Unlocking the Secrets of Time: How to Create More of It
The concept of time is something that has fascinated humanity for thousands of years. From ancient civilizations to modern-day scientists, understanding and managing time has been a constant preoccupation. But where did the concept of time come from? And more importantly, how can we use this understanding to better manage our time in the present?
Linear Time - Short History
The earliest known civilization to have a concept of time was the ancient Egyptians. They were the first to divide the day into 24 hours, and they also had a calendar based on the cycles of the Nile river. However, their concept of time was closely tied to the cycles of nature and the gods, rather than the abstract, linear concept of time that we have today.
It wasn't until the ancient Greeks that the concept of time as we know it began to take shape. The Greek philosopher, Pythagoras, is credited with introducing the idea of time as a continuous, measurable quantity. He also introduced the concept of the "time cycle," which is the idea that time is cyclical and repeats itself. This idea was further developed by the Greek philosopher, Aristotle, who introduced the concept of "time as a number" and the idea that time is measurable and can be divided into smaller units.
The concept of time as a continuous, measurable quantity was further developed by the ancient Romans, who introduced the concept of hours, minutes, and seconds. However, it wasn't until the invention of the clock in the 14th century that the concept of time as we know it truly took shape. The clock, with its ability to measure time precisely and accurately, allowed for the development of industries and economies, as well as the organization of society as a whole.
Our Relationship With Time
But as our understanding of time has evolved, so too has our relationship with it. The fast pace of modern life and the constant demands of work and technology have made it increasingly difficult to manage our time effectively. We constantly wish that we could expand the 24h day so that we have more time to do stuff. We don’t have the healthiest relationship at the moment, as we keep trying to pressure & change what time is.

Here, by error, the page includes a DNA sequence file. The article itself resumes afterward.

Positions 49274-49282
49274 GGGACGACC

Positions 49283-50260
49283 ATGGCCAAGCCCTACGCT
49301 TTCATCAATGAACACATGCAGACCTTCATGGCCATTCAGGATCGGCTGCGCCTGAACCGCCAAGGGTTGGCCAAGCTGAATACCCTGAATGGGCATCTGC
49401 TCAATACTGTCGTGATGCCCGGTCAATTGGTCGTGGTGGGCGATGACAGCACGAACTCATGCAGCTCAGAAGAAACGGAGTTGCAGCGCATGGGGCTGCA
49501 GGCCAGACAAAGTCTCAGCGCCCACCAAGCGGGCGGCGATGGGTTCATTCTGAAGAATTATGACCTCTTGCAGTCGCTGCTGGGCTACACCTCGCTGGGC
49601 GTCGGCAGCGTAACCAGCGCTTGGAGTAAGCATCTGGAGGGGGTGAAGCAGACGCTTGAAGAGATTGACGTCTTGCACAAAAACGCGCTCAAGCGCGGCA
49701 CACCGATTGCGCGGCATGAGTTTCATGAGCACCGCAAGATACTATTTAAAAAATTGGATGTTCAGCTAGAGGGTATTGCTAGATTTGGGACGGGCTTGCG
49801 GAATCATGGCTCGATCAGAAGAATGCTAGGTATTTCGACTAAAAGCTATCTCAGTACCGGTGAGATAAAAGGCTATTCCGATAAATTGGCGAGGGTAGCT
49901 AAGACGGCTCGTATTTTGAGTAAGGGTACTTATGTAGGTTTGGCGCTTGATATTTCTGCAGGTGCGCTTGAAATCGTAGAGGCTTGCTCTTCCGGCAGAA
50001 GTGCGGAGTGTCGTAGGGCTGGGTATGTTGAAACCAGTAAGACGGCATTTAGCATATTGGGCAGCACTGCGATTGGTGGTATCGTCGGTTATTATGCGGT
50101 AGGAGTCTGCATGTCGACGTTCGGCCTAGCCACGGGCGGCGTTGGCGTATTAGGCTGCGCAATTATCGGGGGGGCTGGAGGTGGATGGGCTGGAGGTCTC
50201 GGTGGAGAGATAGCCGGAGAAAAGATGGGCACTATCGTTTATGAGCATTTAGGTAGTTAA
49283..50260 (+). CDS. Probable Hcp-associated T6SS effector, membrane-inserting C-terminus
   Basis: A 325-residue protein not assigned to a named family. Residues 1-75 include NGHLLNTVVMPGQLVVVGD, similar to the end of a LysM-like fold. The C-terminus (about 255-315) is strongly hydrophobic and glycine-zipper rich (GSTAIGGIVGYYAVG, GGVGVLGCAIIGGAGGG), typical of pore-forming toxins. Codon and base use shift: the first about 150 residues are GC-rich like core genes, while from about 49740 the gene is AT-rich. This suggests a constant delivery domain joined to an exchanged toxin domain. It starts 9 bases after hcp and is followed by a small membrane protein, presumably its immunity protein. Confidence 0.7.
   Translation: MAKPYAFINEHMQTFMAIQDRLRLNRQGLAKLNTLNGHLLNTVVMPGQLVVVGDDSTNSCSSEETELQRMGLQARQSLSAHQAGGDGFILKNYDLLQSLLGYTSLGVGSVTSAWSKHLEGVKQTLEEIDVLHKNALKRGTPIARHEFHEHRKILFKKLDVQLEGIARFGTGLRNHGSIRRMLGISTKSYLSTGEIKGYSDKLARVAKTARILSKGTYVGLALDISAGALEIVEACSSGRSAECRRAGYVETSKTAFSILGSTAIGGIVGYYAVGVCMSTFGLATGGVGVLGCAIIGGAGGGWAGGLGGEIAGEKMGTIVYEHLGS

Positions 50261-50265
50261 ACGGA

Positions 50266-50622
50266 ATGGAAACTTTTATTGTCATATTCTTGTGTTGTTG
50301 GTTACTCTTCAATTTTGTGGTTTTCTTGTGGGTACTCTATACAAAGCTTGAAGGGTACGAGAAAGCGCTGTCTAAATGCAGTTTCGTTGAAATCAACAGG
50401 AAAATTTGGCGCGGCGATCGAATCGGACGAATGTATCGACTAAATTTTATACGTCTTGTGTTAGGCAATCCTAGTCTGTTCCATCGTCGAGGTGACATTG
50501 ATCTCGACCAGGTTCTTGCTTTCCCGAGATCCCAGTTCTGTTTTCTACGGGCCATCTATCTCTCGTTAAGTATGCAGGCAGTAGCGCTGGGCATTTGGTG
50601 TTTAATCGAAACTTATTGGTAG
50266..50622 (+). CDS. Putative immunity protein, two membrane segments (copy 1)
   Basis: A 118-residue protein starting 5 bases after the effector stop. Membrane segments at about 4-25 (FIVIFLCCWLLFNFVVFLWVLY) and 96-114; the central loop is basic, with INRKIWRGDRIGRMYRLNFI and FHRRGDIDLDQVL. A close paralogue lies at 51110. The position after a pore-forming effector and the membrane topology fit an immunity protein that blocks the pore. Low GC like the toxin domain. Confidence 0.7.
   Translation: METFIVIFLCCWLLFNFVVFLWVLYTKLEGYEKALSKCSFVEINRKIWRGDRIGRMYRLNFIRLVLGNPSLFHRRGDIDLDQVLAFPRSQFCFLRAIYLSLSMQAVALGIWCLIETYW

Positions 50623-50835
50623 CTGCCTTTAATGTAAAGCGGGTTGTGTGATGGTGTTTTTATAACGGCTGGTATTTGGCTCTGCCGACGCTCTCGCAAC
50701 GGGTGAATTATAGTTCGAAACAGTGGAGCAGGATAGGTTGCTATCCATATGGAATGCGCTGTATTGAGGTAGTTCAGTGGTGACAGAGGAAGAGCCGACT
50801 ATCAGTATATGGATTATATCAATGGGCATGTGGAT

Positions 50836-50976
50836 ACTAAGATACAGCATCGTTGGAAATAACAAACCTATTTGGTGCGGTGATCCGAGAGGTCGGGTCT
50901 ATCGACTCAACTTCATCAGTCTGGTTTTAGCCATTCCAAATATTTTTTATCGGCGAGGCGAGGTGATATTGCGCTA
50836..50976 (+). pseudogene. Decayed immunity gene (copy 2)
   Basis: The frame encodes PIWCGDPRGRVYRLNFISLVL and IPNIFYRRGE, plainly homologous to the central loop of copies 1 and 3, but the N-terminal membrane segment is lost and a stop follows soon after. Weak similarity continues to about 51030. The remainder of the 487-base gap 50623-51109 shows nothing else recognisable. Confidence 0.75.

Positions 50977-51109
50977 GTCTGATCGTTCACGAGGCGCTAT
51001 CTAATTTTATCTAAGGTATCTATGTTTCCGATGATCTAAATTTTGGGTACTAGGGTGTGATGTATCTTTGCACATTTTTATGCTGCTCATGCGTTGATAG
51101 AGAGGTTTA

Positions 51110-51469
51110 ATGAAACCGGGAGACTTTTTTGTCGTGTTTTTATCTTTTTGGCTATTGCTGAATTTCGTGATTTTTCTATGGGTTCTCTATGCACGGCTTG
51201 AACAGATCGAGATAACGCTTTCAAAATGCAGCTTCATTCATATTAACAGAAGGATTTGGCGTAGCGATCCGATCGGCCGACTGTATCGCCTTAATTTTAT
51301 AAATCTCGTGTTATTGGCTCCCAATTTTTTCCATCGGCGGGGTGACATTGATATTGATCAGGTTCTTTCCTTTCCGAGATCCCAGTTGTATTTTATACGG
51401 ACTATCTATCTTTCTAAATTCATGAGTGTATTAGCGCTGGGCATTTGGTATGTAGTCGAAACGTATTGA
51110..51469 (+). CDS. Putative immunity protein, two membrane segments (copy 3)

I’ve lured you in by saying in the title you are going to find out how to make more time, but you already knew that time is a limited resource. We can't create more time, but we can use it more efficiently if we improve our relationship with it.
Get better at using your time
Stop wishing the day was longer. Accept the way time works, and revise your agenda. Are you trying to do too much in a day or are you just not so good at prioritization? Today’s productivity culture makes us feel unworthy if we don’t accomplish a list of bullet points during the day, but we should step back from that guilt. Of course, you should prioritize your tasks and focus on the most important ones first, but don’t get too hung up if you don’t get to finish everything. Life happens, and just because it feels good to cross off some task from a list, doesn’t mean you’ve been productive.
Say “no” now and then, will you? Often, we find ourselves saying "yes" to every request or opportunity that comes our way, only to find ourselves overwhelmed and overbooked. By learning to say "no" to non-essential activities, we can free up time for the things that truly matter.
Work mindfully. Mindfulness is the practice of being present in the moment and focusing on the task at hand, rather than getting lost in thoughts about the past or the future. Practice your focus and work without distractions. Give 100% no matter how dreadful the work is as long as you know it will get you where you need.
Walking-thinking-break. Taking regular breaks has been shown to increase productivity and reduce stress, but take it a step further and go out for a 10 min walk. At least once a day, after a task left you drained, or if you are at an impasse in your work go for a short walk. No phone, no music, no podcasts, or anything else. This is the time to get unfocused and let your thoughts get wild, which might make you find the answers to some of your problems.
The concept of time is something that has evolved over thousands of years, and our understanding of it continues to evolve in the present day. We will always try to master the time and do more than it allows, but we need to know when to stop as well. We are not machines, but beings who can both excel and be productive without burning up. You don’t need to plan every hour of your life, but you need to know where you want to get and how you want to feel. That will help you spend most of the time doing what matters to you.